HONOLULU—The CNMI can expect to receive $303,000 from the U.S. Environmental Protection Agency as part of grant awards of up to $10 million that will be given away to 38 states, territories, and Tribes to develop and implement beach monitoring and notification programs nationwide.
The Pacific Island territories, Hawaii, and California will receive a total of $1.76 million to support beach monitoring activities, including efforts with an environmental justice focus.
Over 51% of EPA Region 9’s 2022 Beaches Environmental Assessment and Coastal Health Act grant funding will be awarded to American Samoa ($302,000), Guam ($303,000), and the CNMI ($303,000), filling a critical need to provide safe beach recreation in disadvantaged coastal communities.
In addition, Hawaii will receive $324,000 in funding while $525,000 will go to California.
“This investment advances EPA’s commitment to environmental justice by supporting our disadvantaged communities along the coastlines of the Pacific Southwest, from Guam to California. Continued monitoring of our beaches helps us to provide safe and equitable beach access to our Pacific Island, Hawaii and California coastal communities,” said EPA Pacific Southwest regional administrator Martha Guzman. “This funding supports local public health agencies’ ability to give communities peace of mind when taking their families to the beach.”
Since 2002 EPA’s partners have used nearly $206 million in BEACH Act grants to protect beachgoers by monitoring beaches for bacteria, maintaining and operating public notification systems, identifying local pollution sources, and reporting results to EPA.
This funding supports the President’s Justice40 initiative, with the goal of delivering 40% of overall benefits of relevant federal investments to communities with environmental justice concerns. The beach water data collected directly helps EPA identify where water quality problems may be and recommend priorities for enforcement, wastewater infrastructure projects, and closures of illegal large capacity cesspools.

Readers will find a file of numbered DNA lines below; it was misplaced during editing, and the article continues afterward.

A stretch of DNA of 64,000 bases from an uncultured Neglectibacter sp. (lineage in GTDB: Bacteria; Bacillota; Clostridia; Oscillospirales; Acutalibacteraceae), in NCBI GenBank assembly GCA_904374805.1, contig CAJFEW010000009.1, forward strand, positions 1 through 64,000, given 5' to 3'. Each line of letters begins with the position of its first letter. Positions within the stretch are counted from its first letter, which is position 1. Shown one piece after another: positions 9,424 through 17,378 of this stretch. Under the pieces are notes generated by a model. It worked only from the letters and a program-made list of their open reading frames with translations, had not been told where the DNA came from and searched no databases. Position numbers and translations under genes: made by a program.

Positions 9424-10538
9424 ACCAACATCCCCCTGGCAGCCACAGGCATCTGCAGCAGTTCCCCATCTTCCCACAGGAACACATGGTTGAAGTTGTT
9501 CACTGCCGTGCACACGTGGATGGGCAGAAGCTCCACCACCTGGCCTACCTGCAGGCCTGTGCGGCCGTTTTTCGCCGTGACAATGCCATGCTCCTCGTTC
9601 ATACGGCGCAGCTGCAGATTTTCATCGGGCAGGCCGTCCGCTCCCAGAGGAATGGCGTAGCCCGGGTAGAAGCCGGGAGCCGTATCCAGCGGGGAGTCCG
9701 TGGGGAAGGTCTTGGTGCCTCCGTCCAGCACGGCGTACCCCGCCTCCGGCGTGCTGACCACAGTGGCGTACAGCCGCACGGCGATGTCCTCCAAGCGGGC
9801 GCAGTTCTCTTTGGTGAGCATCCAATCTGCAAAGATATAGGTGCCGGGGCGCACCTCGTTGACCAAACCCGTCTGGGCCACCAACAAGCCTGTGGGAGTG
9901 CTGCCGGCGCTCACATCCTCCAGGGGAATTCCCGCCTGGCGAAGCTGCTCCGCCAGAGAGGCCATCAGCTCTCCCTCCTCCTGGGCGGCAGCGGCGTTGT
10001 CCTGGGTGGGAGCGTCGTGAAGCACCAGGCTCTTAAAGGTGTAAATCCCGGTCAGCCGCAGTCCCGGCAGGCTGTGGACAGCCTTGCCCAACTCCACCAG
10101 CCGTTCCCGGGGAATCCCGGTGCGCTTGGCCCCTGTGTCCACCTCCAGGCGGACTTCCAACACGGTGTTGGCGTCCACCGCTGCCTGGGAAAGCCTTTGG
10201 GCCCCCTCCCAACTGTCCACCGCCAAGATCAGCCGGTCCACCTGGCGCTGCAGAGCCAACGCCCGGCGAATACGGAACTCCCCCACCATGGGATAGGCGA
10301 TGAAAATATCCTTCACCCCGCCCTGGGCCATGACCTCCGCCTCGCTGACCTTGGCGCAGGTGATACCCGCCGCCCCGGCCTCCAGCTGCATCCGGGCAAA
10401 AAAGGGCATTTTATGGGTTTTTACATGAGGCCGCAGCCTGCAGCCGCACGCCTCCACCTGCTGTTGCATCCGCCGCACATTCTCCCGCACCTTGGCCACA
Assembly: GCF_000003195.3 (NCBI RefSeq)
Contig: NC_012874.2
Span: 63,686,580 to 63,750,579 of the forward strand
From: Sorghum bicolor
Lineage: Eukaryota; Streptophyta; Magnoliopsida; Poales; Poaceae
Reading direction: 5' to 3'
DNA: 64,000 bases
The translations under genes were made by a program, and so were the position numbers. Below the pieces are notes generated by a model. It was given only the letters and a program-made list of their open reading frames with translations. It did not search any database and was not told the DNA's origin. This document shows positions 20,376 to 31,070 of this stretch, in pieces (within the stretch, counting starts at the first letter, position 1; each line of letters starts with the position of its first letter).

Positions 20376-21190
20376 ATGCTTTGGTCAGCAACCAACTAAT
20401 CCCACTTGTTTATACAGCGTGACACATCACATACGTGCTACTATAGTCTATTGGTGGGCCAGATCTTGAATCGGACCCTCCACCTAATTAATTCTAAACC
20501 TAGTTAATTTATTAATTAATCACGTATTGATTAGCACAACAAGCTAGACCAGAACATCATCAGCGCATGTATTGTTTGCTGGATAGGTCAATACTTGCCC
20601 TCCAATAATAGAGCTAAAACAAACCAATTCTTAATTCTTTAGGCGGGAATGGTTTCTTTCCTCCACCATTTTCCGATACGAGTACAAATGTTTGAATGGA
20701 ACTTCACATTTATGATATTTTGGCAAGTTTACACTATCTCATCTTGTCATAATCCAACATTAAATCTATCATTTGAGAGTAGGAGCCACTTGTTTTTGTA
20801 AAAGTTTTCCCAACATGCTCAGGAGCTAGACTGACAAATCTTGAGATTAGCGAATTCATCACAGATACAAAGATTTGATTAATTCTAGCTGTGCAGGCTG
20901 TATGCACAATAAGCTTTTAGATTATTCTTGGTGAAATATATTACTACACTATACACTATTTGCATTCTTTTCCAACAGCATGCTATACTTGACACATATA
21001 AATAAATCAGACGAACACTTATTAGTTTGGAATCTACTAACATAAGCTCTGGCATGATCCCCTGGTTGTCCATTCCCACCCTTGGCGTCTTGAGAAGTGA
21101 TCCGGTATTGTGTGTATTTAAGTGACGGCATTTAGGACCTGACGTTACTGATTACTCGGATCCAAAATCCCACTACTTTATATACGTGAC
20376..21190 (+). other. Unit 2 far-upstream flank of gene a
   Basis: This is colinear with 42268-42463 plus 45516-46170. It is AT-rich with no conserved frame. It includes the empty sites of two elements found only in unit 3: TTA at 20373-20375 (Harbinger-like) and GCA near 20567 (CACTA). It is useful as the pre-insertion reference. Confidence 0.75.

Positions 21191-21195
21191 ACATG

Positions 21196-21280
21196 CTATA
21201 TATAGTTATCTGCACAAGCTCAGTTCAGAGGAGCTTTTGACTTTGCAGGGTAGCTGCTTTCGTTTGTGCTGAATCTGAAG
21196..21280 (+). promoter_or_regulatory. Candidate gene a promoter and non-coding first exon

Under the BEACH Act, EPA awards grants to eligible state, territorial and Tribal applicants to help them and their local government partners monitor water quality at coastal beaches. When bacteria levels are too high for safe swimming, these agencies notify the public by posting beach warnings or closing the beach.
EPA’s most recent Beach Report found that beaches on U.S. coasts and along the Great Lakes were open and safe for swimming 92 percent of the time in 2020. Check with your local public health authority on water conditions when making plans to go the beach.
For information on grants under the BEACH Act, grant guidance and contact information for local beach programs, see: https://www.epa.gov/beach-tech/beach-grants.
To check on the latest closings and advisories at specific beaches, contact your local beach program.
To view data on water quality monitoring results and public notifications that have been reported to EPA over the years, see EPA’s national beach database, BEACON. (PR)